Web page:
# Mindfully or Mindlessly?

** **A key thing here is whether our focus is on finding answers to calculations OR becoming mindful of the reasoning underlying the mathematics.** **

Can we all agree on something... We still devote too much time to the former!

Can we all agree on something... We still devote too much time to the former!

** Mindful Maths (more on that in a minute) **will empower learners to own their mathematics and create meaning and understanding in authentic ways.

**HOWEVER...**

Since helping hundreds of learners become fluent with their maths facts in primary school we see FIRST HAND the impact this has on their maths confidence, independence and success! An essential tool for overall mathematical achievements (Nunes et al., 2012)

We understand exactly how numberness and automaticity of number facts develops — it opens the door for higher order fluency and comprehension. Cognitive science supports this:

**Becoming fluent with numbers reduces the cognitive load, thereby freeing resources for more advanced problem solving to occur** (Sweller, 2005).

This is important for the development of deeper and more complex maths learning.

Fluency is one of the three aims for the 2013 national curriculum. It is also one of NCETM’s ‘Five Big Ideas of Teaching for Mastery’ where it’s defined as **“quick and efficient recall of facts and procedures and the flexibility to move between different contexts and representations of mathematics”.**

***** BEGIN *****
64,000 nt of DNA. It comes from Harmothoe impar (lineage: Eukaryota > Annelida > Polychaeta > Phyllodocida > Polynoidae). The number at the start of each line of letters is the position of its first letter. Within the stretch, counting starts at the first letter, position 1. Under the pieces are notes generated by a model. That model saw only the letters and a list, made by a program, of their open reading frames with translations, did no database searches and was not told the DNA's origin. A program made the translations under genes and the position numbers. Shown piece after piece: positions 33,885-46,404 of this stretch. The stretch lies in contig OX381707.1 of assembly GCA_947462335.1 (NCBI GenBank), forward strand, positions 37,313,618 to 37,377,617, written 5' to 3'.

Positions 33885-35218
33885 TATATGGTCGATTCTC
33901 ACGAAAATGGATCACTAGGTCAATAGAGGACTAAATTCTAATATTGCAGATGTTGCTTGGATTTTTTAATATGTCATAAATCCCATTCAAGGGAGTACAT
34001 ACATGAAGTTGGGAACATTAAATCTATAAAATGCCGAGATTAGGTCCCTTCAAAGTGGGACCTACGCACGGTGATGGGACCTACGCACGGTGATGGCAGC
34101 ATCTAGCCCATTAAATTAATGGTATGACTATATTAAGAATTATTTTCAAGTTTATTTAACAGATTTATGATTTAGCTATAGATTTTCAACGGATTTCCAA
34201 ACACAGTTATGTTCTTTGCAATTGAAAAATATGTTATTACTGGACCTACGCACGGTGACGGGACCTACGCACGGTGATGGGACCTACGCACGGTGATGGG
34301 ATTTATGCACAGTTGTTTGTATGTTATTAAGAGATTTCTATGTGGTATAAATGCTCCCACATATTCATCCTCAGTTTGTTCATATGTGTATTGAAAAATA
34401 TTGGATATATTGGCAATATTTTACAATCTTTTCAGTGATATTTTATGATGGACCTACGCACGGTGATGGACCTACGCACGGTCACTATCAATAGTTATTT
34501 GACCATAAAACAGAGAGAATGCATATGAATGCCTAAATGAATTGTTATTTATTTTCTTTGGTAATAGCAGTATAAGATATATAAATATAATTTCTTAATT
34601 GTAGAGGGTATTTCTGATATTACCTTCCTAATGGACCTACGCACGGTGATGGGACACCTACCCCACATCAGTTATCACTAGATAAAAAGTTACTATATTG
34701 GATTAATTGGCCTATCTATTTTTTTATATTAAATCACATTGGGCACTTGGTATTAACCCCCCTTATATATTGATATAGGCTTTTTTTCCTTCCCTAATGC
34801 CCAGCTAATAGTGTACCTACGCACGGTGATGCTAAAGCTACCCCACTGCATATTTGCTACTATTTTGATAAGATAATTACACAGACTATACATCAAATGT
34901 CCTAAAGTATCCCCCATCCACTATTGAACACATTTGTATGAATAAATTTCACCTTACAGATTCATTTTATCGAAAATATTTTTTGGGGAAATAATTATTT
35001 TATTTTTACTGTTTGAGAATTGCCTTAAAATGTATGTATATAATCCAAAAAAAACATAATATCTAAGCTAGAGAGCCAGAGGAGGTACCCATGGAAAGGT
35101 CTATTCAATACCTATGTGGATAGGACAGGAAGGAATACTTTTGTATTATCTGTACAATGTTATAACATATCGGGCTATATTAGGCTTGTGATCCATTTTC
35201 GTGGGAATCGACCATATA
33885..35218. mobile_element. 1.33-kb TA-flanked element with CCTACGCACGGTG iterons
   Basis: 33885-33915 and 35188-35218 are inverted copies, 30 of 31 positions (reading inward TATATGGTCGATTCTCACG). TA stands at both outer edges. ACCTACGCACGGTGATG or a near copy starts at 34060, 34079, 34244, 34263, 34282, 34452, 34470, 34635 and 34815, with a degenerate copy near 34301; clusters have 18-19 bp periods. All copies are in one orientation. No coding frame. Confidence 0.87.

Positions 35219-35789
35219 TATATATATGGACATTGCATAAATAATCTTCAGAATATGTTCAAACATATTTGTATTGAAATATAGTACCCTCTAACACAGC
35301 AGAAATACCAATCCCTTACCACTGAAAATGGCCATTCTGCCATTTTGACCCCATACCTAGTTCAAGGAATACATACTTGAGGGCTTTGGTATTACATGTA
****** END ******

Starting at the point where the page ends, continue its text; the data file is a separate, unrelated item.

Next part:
**Here at FLUENCY HQ **we believe you can help learners achieve fluency with numbers if learners understand the** CONDITIONALITY of most ‘facts’. **

**This will all make sense in a minute... I promise I'll explain but first a ⚠️****DISCLAIMER** ⚠️ This article is not about mindful meditation! (Wouldn't that be nice?) HOWEVER, it is to do with the process of** actively noticing new things**. **When you do that, it puts you in the present. It makes you more sensitive to context and perspective**.

** “It’s the essence of ENGAGEMENT. *** And it’s energy-begetting, not energy-consuming,”* says the the wonderous Ellen Langer author of ‘The Power of Mindful learning’ and professor of psychology at Harvard University. The first woman ever to be tenured in psychology at Harvard University.

If you haven’t come across her work, then I highly recommend it.

One of the key findings from Prof Langer’s research of over 4 decades is that learning - Maths learning - is more powerful if we are **MINDFUL** of the conditionality of most ‘facts’...

Ah yes, I hear, but mathematics is not conditional, it is absolute! Children need to know that 2+2=4 and not think that it could be 5 or a banana. Well yes and no! Some simple arithmetical facts are not that 'open' to being conditional, but even then **MOST** mathematics is not that fixed.

More seriously, a lack of conditionality when it comes to different calculations can make a difference. For example, typically, children meet multiplication predominately as repeated addition.